Versioning your SQL Server Database using Team Build and Release Management

You’ve versioned your assemblies using Team Build before…

Pre-Build script path

Pre-Build script path

I’m sure you are all aware of the nice little PowerShell script “ApplyVersionToAssemblies.ps1” that updates your C# AssemblyInfo.cs files, you can find it on codeplex here.  It is part of a great project named Community TFS Build Extensions which provides a place for build engineers to share workflow activities, build process template files, PowerShell scripts and tools for Team Foundation Build.

But what about a SQL Server Project?  If we take a look at the project properties we can see the following


Data-tier application properties

Data-tier application properties


If any of those values are changed from their defaults, the following elements are automatically added to your .sqlproj

  • DacVersion
  • DacApplicationName
  • DacDescription





Unfortunately the PowerShell script above does nothing for us.  Luckily we can easily tweak that same PowerShell script to inject our version information into the .sqlproj project file.  This particular method may not be suitable for you but you could also inject the version information into a post-deployment script if you wanted to insert the version number into a SQL table….

We’ll continue with the DacVersion approach which allows us to leverage the functionality found in a data-tier application.

What is a Data-tier Application?  Here is the definition from MSDN:

A data-tier application (DAC) is a logical database management entity that defines all of the SQL Server objects – like tables, views, and instance objects, including logins – associated with a user’s database. A DAC is a self-contained unit of SQL Server database deployment that enables data-tier developers and database administrators to package SQL Server objects into a portable artifact called a DAC package, also known as a DACPAC.

I am going to tweak the ApplyVersionToAssemblies.ps1 by adding the following lines to the bottom of the script.  Note: I am referencing a function named Set-XmlElementsTextValue which I added to the beginning of the script.  The function is only a few lines which does the following:

$node = Get-XmlNode -XmlDocument $XmlDocument -NodePath $ElementPath
# If the node exists, update its value.
if ($node)
$node.InnerText = $TextValue




The Build Number Format defined in the Build Process Template is the following: $(BuildDefinitionName) 1.0.$(Date:yy)$(DayOfYear)$(Rev:.rr)

When I execute my build definition which also triggers Release Management (in this example).  You’ll notice the version number is 1.0.14164.01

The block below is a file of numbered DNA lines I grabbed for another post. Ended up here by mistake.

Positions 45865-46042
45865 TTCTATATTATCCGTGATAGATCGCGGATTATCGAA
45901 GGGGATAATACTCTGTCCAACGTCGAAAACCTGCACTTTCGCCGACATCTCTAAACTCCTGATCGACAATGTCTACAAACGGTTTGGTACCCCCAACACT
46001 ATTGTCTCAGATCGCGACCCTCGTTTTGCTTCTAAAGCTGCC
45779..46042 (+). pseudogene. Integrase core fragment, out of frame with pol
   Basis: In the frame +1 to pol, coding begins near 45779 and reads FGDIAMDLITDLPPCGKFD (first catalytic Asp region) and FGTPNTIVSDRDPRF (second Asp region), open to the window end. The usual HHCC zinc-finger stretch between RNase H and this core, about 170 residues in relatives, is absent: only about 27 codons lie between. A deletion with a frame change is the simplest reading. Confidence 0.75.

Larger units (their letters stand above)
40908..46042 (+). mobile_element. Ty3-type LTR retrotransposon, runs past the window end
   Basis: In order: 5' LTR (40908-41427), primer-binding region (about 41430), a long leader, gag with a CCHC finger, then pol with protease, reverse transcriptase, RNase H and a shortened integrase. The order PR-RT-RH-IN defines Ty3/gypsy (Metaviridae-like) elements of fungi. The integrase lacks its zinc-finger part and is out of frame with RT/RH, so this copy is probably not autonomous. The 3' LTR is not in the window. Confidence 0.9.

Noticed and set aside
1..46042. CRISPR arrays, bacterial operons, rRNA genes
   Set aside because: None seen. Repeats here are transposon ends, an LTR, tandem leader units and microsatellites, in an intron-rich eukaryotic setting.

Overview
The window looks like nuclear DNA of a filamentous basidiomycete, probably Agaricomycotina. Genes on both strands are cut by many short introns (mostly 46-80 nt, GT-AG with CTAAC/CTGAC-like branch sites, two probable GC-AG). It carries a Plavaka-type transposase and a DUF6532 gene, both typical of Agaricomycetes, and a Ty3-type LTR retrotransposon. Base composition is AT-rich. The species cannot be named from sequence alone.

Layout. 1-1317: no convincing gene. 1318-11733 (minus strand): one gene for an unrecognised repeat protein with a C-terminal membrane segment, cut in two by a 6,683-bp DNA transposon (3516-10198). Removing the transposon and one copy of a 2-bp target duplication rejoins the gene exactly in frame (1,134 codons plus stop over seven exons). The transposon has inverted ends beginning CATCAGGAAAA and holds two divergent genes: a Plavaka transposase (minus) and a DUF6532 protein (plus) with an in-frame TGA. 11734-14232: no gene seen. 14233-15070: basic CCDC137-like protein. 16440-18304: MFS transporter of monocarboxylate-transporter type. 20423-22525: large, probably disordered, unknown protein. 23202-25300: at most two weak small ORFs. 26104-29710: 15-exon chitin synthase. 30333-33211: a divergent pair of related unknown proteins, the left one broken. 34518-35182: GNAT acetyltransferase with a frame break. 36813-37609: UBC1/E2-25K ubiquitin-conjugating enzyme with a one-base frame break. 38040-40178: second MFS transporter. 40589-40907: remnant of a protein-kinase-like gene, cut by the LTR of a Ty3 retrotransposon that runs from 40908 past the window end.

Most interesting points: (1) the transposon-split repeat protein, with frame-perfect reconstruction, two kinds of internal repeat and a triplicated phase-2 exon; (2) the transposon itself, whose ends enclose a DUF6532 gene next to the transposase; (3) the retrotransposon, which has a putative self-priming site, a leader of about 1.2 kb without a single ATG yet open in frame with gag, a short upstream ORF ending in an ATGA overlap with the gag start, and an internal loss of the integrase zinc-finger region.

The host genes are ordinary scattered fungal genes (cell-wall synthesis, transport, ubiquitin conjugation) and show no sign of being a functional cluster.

SQL-RM 1.0.14164.01

SQL-RM 1.0.14164.01

In Release Management I have a component named DACPAC Database Deployer v12 which calls sqlpackage.exe with the .dacpac from the drop folder, I’ve added the parameter RegisterDataTierApplication=True to the components command-line options.  I can easily check my database instance to see the version of the data-tier application that is deployed by executing the following query:

SELECT * FROM [msdb].[dbo].[sysdac_instances]

This is the result I get back when I run it against my database instance, you’ll see that the version matches exactly what was created by Team Build and my SQL-RM Build Definition.

data-tier applications

data-tier applications

If you have any questions or comments, please leave them below.  This is one method you could use to identify the version of your SQL database in your release pipeline.


About Wes MacDonald

Wes MacDonald is a DevOps Consultant for LIKE 10 INC., a DevOps consulting firm providing premium support, guidance and services for Azure, Microsoft 365 and Azure DevOps.

5 Responses to “Versioning your SQL Server Database using Team Build and Release Management”

  1. Wes…

    Thanks for the post. Looks very useful. One question for you.

    In your method Set-XmlElementsTextValue method you call Get-XmlNode. which I assume is another method you wrote. I have been trying to use SelectSingleNode in it’s place with little luck. What does your Get-XmlNode look like?



    • Hi Dave,

      Here is the function I’m using in my PowerShell script:

      function Get-XmlNode([ xml ]$XmlDocument, [string]$NodePath, [string]$NamespaceURI = “”, [string]$NodeSeparatorCharacter = ‘.’)
      # If a Namespace URI was not given, use the Xml document’s default namespace.
      if ([string]::IsNullOrEmpty($NamespaceURI))
      $NamespaceURI = $XmlDocument.DocumentElement.NamespaceURI
      # In order for SelectSingleNode() to actually work, we need to use the fully qualified node path along with an Xml Namespace Manager, so set them up.
      $xmlNsManager = New-Object System.Xml.XmlNamespaceManager($XmlDocument.NameTable)
      $xmlNsManager.AddNamespace(“ns”, $NamespaceURI)
      $fullyQualifiedNodePath = “/ns:$($NodePath.Replace($($NodeSeparatorCharacter), ‘/ns:’))”
      # Try and get the node, then return it. Returns $null if the node was not found.
      $node = $XmlDocument.SelectSingleNode($fullyQualifiedNodePath, $xmlNsManager)
      return $node


  2. Eduardo Zabat Lorenzo Reply October 21, 2020 at 2:11 am

    Is there an Azure DevOps version of this task?



  1. BPOTW 2014-06-20 | SQL Notes From The Underground - June 20, 2014

    […] Versioning your database using Team Build and Release Management Link […]


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